Lord Juan (1280214)
writes "Scott Charney, Corporate Vice President of Trustworthy Computing is proposing that computers should obtain a "heal certificate" in order to access the Internet, and that people who refuse to get their computers certificated are throttled or forbidden access. While it is true that botnets and malware are a huge problem this days, I fail to see why people who takes care of their own computers and specially people who is not using Microsoft products at all should be subject to this health checks upon the menace of end with their connections affected. The BBC just ran an article about this proposals, from the BBC article:
His proposal, presented at the International Security Solutions Europe (ISSE) Conference in Berlin, Germany, is for all computers to have a "health certificate" to prove that it is uninfected before it connects to the net.
"Although the conditions to be checked may change over time, current experience suggests that such health checks should ensure that software patches are applied, a firewall is installed and configured correctly, an antivirus program with current signatures is running, and the machine is not currently infected with known malware," he wrote in the accompanying paper.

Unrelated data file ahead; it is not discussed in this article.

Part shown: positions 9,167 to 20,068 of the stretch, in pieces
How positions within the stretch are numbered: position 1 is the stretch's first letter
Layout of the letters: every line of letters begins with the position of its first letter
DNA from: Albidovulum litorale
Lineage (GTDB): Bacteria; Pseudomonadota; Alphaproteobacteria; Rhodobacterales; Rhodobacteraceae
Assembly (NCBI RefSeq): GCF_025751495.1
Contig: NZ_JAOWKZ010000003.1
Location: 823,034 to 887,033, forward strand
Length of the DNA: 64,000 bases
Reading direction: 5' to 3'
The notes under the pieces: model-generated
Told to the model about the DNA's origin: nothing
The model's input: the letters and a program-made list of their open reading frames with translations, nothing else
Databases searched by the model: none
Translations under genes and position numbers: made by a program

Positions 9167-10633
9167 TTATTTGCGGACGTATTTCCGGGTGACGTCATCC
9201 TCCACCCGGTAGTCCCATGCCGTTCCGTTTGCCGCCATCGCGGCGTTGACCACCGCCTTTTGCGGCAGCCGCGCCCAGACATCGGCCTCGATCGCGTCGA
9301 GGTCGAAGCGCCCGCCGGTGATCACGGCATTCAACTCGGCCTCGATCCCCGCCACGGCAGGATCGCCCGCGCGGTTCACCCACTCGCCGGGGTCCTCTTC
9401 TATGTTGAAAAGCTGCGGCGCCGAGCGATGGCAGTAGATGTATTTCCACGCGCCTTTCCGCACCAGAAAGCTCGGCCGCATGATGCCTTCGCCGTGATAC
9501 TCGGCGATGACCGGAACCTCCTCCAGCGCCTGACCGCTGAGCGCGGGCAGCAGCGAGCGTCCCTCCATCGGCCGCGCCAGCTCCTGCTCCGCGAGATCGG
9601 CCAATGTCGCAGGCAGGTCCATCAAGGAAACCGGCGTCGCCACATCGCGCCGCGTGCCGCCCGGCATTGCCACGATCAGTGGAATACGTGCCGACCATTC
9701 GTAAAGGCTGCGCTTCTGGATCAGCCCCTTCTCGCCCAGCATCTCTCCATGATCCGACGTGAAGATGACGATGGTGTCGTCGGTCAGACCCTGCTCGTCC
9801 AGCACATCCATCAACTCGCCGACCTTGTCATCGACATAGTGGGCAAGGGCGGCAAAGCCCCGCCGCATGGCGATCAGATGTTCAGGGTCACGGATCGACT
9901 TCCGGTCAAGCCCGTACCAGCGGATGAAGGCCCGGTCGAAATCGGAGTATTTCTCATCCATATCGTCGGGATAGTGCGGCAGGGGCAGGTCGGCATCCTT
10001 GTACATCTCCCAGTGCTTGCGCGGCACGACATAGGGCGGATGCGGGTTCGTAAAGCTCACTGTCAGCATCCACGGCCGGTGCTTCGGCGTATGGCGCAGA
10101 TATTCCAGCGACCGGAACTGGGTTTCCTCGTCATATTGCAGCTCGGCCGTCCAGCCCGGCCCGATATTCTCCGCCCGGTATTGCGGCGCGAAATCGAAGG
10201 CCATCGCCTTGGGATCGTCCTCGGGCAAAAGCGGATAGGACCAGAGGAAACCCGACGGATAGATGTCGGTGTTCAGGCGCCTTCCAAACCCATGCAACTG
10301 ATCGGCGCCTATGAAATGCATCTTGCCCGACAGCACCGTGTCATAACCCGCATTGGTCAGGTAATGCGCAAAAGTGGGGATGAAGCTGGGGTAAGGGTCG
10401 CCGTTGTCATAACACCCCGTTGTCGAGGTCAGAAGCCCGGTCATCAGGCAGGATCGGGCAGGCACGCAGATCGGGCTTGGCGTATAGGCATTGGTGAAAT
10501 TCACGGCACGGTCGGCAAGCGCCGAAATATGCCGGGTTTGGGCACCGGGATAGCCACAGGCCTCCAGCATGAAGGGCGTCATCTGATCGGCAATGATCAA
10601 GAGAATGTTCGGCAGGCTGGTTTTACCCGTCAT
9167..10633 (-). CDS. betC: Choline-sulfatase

The BBC article: http://www.bbc.co.uk/news/technology-11483008
The paper: http://www.microsoft.com/mscorp/twc/endtoendtrust/vision/"Link to Original Source
Lord Juan (1280214)
writes "My eyes could not believe when I read the same old tired argument of "Copying is Stealing" we are all used to hear coming from the entertainment industry, coming from the Managing Editor of the Linux Today website. Linux and the entire Free Software ecosystem is based on the idea of Copy and Share. I wouldn't have expected that a Linux related website would take a position regarding the legality or illegality of the entertainment content, but to plainly say that "Copying is Stealing" and use the argument that "Linux and Free/Open Source software are entirely dependent on copyrights, and some FOSS fans get pretty righteous on the subject, especially for GPL violations. And yet when it comes to music, movies, and books some think the same respect for copyrights doesn't apply, and it's OK to collect copies of works without paying for them. We can hardly criticize the RIAA, MPAA, ASCAP, Sony BMG, and all the other hostile, clueless over-reaching forces of darkness without having clean hands ourselves." thus missing the point that the GPL is intended to allow the copying and sharing of the source code by using copyright law against itself, it just something that is beyond my comprehension."Link to Original Source